The University of Hawaii Student Association (UHHSA) voted unanimously to support the Permaculture Parking Lot (PPL) at last Thursday’s senate meeting (see video here).
The bill will fund the creation of the Permaculture Parking Lot in the UH Hilo Science and Technology Building Lanikaula Parking Lot adjacent to the Kumukoa House.
The project is supported by the UH Hilo Sustainability Committee, UH Hilo College of Agriculture, Global HOPE, The Agriculture Club, and over 500 students and faculty members: see supporter video here
“The purpose of this project is to create an educational venue for the different edible plants that can grow in Hawai’i. The Permaculture Parking Lot will inform and inspire students and community members,” said principal project designer Wade Bauer. Over 80 different types of edible plants will be going into the parking lot (for complete list see below)
Earth Day Fair founder a professor Dr. Noelie Rodriguez fully supported the project. “Students could gain both skills and a way to lower their food costs,” she said.
UH Hilo neighbor Justin Avery jokingly said, “It could be a parking lot and we’ll put up a paradise,.” “This project has been a team effort to grow food on campus and be an example for the community, it’s a real win-win“ Avery said.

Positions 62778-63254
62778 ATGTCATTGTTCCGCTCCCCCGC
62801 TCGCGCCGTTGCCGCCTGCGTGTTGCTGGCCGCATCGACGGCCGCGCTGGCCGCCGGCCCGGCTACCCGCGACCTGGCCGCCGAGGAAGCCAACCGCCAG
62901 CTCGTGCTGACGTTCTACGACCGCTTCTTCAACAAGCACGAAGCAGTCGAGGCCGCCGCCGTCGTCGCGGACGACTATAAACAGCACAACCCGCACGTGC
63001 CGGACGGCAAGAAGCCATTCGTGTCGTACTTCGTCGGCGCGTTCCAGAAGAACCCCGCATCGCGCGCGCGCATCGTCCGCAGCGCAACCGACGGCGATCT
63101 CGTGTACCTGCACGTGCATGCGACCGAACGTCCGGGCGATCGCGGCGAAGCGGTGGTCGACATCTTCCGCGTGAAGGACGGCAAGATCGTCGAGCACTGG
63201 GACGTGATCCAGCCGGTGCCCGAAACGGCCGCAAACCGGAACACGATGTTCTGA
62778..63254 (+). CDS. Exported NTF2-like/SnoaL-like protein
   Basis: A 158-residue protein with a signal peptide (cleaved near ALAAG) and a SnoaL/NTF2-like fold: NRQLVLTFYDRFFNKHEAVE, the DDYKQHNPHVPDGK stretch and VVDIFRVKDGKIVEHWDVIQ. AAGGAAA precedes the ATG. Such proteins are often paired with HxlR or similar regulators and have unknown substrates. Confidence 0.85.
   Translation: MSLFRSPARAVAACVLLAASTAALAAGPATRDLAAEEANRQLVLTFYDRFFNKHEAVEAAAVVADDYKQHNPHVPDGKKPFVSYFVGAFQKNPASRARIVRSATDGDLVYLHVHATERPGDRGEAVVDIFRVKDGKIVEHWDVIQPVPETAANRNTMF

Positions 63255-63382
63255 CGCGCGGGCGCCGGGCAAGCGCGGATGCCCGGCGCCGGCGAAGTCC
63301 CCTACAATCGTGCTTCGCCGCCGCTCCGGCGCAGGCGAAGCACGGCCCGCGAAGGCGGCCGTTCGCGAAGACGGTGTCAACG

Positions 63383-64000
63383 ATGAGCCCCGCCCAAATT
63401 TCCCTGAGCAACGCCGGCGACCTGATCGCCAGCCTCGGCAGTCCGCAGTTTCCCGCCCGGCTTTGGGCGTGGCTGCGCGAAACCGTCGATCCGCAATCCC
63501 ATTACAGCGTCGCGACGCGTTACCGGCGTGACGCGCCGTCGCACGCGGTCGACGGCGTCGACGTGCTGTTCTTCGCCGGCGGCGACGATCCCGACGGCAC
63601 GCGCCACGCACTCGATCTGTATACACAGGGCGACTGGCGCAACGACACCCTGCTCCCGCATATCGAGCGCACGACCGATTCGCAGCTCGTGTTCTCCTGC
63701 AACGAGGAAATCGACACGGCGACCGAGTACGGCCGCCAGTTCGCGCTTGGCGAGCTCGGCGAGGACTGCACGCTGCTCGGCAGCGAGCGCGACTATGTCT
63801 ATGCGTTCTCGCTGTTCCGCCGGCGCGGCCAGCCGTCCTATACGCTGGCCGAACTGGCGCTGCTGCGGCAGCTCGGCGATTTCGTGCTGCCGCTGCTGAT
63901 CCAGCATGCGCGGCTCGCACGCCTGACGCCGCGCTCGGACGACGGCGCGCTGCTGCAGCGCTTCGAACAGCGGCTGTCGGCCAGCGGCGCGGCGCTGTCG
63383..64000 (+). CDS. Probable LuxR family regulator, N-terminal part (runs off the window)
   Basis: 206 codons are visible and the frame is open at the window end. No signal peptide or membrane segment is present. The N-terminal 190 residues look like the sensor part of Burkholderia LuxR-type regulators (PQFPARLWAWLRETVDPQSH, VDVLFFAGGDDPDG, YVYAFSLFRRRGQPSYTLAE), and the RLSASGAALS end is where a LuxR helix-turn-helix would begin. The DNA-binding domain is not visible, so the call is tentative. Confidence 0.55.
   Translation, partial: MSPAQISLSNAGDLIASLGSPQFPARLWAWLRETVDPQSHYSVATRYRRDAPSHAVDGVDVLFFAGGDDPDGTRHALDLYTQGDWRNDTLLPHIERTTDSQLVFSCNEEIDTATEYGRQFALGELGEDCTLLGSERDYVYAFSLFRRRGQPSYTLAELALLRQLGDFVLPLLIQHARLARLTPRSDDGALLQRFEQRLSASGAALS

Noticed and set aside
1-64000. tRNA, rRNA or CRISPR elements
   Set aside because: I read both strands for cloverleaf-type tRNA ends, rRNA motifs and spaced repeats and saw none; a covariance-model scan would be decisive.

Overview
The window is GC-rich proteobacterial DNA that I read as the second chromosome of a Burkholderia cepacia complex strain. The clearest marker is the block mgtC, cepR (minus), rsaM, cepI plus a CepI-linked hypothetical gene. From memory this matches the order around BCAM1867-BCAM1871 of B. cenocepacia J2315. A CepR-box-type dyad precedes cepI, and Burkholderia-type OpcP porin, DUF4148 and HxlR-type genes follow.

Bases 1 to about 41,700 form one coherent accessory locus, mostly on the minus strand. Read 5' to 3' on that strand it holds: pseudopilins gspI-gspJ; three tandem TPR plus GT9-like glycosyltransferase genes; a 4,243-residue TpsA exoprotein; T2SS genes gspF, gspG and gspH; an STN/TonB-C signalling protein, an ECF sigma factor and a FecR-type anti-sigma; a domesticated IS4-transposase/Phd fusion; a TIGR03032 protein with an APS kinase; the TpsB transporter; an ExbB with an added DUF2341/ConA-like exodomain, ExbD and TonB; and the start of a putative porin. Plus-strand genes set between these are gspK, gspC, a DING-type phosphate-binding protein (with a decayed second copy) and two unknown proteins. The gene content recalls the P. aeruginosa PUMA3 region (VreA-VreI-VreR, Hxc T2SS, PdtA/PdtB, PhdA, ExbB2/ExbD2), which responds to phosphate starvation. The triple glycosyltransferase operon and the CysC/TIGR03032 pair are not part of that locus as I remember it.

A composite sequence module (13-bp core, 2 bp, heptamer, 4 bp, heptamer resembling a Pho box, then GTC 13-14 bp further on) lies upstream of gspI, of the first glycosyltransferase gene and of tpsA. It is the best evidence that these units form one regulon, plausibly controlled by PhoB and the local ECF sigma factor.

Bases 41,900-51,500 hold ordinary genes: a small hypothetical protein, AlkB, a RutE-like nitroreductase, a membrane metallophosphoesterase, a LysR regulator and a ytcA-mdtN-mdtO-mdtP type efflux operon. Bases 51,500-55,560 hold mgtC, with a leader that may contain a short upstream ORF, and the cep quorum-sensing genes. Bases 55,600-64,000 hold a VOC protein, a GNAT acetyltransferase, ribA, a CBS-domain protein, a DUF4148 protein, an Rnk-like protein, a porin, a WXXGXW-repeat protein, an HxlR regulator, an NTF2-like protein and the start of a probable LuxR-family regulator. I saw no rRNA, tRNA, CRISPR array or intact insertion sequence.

Over the past 3 and a half years The Kumukoa House has been organizing ‘yard days,’ where students and community members work in the gardens all day with trained gardening and landscaping experts. In the past 2 years, with the blessing of UH Hilo, the project has extended to the parking lot. “This is using the momentum we have from the past years to launch this project,” said Avery.
Agroforestry and permaculture consultant Dave Sansone said, “It’s not often that you have people who know what they are doing stepping in and offering free services and free labor. I see a real win-win. This project goes from having this idea on paper to lead the way in sustainability to actually doing it.”
UH Hilo is joining the national trend by moving in the direction of sustainability. Alex Lyon, University of Massachusets student and Kumukoa House resident, sees how permaculture gardens can serve as a recruitment tool for the university. “From 2010 UMASS started a permaculture garden at the university and has attracted considerable amount of students to enroll. The food goes straight from the campus gardens into the dining hall. You look outside of the dining hall and see 6 permaculture gardens. Students enroll in UMASS because of the garden, it has become a center of the university,” Lyon said.
The Kumukoa House invited everybody to come out for Yard Days on the 1st and 3rd Saturday from 9am-3pm. Mahalo!